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Stiff Competition Forces Cigarette Company to Halt Operations

TOMRIC News Agency (Dar es Salaam), 4 July 2001

Zanzibar - Stiff competition has forced Zanzibar Cigarette Company (ZCC), which used to be a major employer in the Isles, to close down operations.

Closing down of the company denies employment to hundreds people and a revenue to the government of Zanzibar, the Minister for Trade and Industry, Marketing and Tourism, Mr. Mohammed Aboud Mohammed has told the House of Representatives.

"The ZCC, which used to contribute a lot to the Isles government, has been closed down due to various reasons including stiff competition mainly by the Mainland-based, Tanzania Cigarette Company (TCC)," he has said. He told the House that his ministry was liaising with the ministry responsible for Finance and Economic Planning with a view to finding an appropriate solution.

He did not disclose them, but he said survival of the company was important in terms of employment and tax revenue to his government.

According to him, by March ZCC produced 5,150 cartons worth Tshs604 million and only 4,140 cartons were sold. The company paid to the government Tshs371 million in form of taxes.

He said further that the government has approved seven industrial projects which he was optimistic they would contribute greatly to the Isles economy. The projects in the offing include for producing coconut oil, mineral water, aluminum door and window frames and glass factory. They also include for soft drinks and food packers.

Industries in Zanzibar have in the past few years been vulnerable to imported cheap products from Arabic countries.

Despite of vulnerability, the government of Zanzibar has been placing much of its hope for development on the tourism and industrial sectors. It has been the disparate plight of the national economy, which forced the government to place emphasis on non-traditional economies. Among them was Economic Recovery Program (ERP), drawn up through the assistance from the British Overseas Development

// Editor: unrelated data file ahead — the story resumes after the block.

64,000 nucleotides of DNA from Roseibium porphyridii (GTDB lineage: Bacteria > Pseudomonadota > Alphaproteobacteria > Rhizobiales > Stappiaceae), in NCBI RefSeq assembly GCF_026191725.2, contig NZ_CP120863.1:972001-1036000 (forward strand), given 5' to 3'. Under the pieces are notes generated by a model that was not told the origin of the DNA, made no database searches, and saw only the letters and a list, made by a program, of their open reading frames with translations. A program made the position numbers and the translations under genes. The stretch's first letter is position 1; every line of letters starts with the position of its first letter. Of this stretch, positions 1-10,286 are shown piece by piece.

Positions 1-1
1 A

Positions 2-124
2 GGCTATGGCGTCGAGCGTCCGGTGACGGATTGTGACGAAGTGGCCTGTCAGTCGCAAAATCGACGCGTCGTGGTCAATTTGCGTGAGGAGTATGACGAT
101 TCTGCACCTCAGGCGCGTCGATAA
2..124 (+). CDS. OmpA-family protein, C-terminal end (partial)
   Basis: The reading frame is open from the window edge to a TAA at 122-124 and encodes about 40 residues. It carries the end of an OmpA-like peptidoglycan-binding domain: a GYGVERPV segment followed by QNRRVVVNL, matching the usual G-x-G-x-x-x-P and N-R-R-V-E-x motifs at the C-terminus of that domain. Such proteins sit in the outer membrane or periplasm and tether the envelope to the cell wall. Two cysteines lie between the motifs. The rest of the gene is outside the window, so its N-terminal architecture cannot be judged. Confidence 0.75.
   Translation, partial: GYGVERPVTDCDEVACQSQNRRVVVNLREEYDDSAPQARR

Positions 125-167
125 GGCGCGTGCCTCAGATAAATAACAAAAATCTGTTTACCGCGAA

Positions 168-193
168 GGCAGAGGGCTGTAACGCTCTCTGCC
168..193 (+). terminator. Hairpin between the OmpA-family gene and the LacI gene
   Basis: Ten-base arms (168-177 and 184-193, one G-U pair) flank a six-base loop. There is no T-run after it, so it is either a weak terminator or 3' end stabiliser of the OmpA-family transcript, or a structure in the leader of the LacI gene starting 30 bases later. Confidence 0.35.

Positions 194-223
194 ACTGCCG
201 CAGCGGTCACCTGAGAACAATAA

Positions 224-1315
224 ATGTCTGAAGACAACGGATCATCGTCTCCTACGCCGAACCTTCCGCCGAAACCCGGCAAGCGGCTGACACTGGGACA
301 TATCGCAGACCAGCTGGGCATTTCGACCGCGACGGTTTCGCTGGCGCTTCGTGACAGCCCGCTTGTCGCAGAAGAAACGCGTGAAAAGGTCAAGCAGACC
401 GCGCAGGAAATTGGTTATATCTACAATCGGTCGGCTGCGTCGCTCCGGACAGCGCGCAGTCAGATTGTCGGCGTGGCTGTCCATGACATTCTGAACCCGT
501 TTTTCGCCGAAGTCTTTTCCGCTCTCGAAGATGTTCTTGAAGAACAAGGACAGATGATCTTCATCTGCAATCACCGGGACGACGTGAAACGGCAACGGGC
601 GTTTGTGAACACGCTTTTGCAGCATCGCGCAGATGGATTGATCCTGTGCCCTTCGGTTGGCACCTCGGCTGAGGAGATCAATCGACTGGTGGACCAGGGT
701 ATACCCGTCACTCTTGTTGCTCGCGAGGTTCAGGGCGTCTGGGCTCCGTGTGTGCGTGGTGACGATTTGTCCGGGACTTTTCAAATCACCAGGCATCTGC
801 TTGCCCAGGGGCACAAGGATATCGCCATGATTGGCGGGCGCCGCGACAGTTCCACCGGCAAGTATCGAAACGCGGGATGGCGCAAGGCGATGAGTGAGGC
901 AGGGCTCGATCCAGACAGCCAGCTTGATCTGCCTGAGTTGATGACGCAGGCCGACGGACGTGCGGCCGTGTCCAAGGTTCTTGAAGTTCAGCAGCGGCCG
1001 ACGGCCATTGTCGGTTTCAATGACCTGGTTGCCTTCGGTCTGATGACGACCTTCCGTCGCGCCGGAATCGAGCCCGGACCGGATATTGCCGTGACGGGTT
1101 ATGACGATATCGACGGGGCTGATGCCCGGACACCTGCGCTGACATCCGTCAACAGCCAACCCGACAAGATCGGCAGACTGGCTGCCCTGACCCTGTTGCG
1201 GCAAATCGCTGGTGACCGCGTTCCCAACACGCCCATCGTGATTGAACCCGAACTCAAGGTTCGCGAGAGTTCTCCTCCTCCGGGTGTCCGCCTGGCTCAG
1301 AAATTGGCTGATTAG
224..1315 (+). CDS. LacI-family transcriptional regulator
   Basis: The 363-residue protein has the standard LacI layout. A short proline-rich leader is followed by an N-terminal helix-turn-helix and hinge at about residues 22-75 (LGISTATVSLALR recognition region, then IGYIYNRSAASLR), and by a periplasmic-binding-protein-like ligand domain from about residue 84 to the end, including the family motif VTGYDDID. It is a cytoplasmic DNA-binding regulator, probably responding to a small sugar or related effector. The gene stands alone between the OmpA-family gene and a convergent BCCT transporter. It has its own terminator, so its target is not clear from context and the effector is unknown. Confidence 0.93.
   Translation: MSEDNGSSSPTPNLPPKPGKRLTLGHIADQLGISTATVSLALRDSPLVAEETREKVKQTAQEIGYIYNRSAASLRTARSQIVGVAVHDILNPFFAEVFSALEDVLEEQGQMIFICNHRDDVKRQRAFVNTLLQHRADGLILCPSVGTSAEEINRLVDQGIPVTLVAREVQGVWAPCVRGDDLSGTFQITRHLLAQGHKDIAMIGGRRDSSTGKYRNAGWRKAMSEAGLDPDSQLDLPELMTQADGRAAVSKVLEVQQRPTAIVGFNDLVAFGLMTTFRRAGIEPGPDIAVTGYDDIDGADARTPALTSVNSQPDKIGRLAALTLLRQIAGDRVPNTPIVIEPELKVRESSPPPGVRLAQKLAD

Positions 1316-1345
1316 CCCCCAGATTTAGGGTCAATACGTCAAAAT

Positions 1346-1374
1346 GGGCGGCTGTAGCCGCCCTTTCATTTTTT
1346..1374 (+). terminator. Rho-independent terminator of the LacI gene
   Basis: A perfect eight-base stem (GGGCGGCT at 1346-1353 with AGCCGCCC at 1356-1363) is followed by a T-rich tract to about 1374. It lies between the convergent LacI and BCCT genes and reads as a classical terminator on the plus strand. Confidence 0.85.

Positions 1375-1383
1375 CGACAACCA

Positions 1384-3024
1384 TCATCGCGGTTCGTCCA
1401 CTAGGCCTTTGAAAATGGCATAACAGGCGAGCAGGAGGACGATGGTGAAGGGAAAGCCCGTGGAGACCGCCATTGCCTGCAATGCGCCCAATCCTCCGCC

Administrative (ODA). The ERP recommended tourism as one of the lead sectors in economic development for Zanzibar.

The government passed an Investment Protection Act (1986) to safeguard the interests of the would be investors. The Act encourages both local and foreign investments in Zanzibar across a broad range of industries, offering a variety of business inducements such as tax holiday, preferential income tax rates and special profit repatriation rules, among others. To-date a number of projects have been approved by the government's investment promotion agency, the Zanzibar Investment Promotion Agency (ZIPA).

Zanzibar is a high rate of unemployment, especially among youth and women whose unemployment rate exceeds that of men. The problem is compounded by the high rate of population growth which experts put current estimates at 3 percent. While in 1992 economically active population, over the age of 15 years, was only 292,530 the Department of Statistics in Zanzibar projects the figure to hit at 390,000 by the year 2005.